Before Nissan’s UK outpost was an economic powerhouse for the region, it was a patch of earth with little obvious sign of future potential.
But then a handful of forward-thinkers – among them Ian Gibson – endeavoured to transform the brownfield Wearside site into something that would in turn influence the fortunes of the regional economy.
“It started as a very small group of people with very small aspirations for Nissan,” said the now-knighted Sir Ian Gibson.
The current chairman of supermarket giant Morrison’s was speaking at a Princes Trust event at his old stomping ground – a realm that is now considerably bigger than the business he helped to start.
“It was at a time when the previous four start-ups in the UK automotive industry had failed – and if you drive past their sites today you can see retail precincts and cinemas. The original plan was to have a 24,000 cars per year plant and it is now 20 times that.”
Gibson left Ford to join Nissan in 1982, two years before the Sunderland factory opened, and his stint at the Japanese firm culminated in the role of president of Nissan Europe.
“We were primarily a bunch of Brits aged between 22 and 35 and if you’d said to us at the time that we’d be building Britain’s biggest car business in less than 20 years, we’d have thought that was far too ambitious.
“But it was about the ambition of a group of people rather than a giant corporation. If they’d followed the corporate plan they’d be building 24,000 cars a year until sometime later to see whether it was worthwhile to replace the first model. But by the 1990s we were already on the second car and once we’d done that right then the rest of the path became clearer.”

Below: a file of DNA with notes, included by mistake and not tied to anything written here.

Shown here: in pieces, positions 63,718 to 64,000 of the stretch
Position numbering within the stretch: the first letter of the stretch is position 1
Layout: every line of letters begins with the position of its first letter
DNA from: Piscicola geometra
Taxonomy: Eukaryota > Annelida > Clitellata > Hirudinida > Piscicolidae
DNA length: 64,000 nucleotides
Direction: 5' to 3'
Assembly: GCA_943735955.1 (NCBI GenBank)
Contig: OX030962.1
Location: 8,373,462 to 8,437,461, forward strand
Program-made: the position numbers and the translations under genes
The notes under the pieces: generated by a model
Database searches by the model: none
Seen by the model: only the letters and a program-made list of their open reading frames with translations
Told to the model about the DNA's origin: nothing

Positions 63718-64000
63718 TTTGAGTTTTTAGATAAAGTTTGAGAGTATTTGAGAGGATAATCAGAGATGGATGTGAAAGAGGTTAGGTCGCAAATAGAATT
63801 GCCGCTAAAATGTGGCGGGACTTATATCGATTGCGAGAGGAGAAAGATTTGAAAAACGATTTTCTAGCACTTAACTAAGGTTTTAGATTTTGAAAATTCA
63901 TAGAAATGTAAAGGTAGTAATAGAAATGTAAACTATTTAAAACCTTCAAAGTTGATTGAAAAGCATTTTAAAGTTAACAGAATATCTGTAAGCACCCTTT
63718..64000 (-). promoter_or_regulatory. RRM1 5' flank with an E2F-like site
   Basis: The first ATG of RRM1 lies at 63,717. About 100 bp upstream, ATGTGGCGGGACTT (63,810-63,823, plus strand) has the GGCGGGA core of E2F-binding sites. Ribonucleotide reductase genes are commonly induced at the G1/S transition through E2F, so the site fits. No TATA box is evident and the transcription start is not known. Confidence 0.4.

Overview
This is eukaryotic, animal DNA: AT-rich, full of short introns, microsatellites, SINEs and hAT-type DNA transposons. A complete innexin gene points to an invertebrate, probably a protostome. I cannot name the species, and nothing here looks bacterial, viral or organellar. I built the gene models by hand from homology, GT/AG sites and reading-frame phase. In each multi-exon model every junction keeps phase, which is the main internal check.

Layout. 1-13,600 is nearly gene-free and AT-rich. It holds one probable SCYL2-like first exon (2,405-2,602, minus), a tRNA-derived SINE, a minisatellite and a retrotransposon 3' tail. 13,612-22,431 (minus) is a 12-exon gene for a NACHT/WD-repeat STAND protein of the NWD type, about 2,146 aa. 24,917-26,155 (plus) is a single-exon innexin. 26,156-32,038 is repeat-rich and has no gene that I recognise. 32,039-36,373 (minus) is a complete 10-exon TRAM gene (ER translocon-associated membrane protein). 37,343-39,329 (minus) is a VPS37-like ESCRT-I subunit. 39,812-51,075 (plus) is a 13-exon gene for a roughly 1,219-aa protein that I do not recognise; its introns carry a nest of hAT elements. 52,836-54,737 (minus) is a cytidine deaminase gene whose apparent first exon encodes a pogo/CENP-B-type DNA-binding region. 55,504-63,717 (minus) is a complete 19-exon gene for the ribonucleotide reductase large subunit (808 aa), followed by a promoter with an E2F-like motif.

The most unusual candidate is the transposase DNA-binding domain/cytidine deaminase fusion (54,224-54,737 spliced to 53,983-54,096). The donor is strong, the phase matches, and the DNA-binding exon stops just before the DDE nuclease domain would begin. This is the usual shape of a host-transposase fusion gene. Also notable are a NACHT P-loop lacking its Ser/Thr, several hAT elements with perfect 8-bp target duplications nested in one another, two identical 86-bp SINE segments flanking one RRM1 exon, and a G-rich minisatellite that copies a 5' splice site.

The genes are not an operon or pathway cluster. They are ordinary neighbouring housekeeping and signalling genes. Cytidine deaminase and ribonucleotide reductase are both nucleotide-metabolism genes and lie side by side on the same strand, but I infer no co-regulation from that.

The economic benefits of Nissan to the North East are unmatched in the private sector, with the group’s North East workforce expected to stand at 6,225 by 2014 and demand for supply chain partners and logistical infrastructure from the plant continuing to grow as new production lines are launched.
The Nissan way of doing things in business has also had a considerable impact, to businesses in the region and the wider UK as well as to Gibson in his own career.
Much of its success, he said, is in its focus on instilling a sense of ownership among its staff.
“When a group of people says ‘this is what we’re going to do’, and then they actually do it, you start to look at the next thing and do that.
“This is where that sense of ownership starts. And when ‘I’ becomes three people, or 7000 people, that’s when everybody feels some degree of ownership of what that set of goals and aims is.
“I guess there are still a lot of people here from 1985 and those guys are absolutely as committed as those first 20 odd people that were sitting here at the start – that’s the ethos of the place you’ve got here.”
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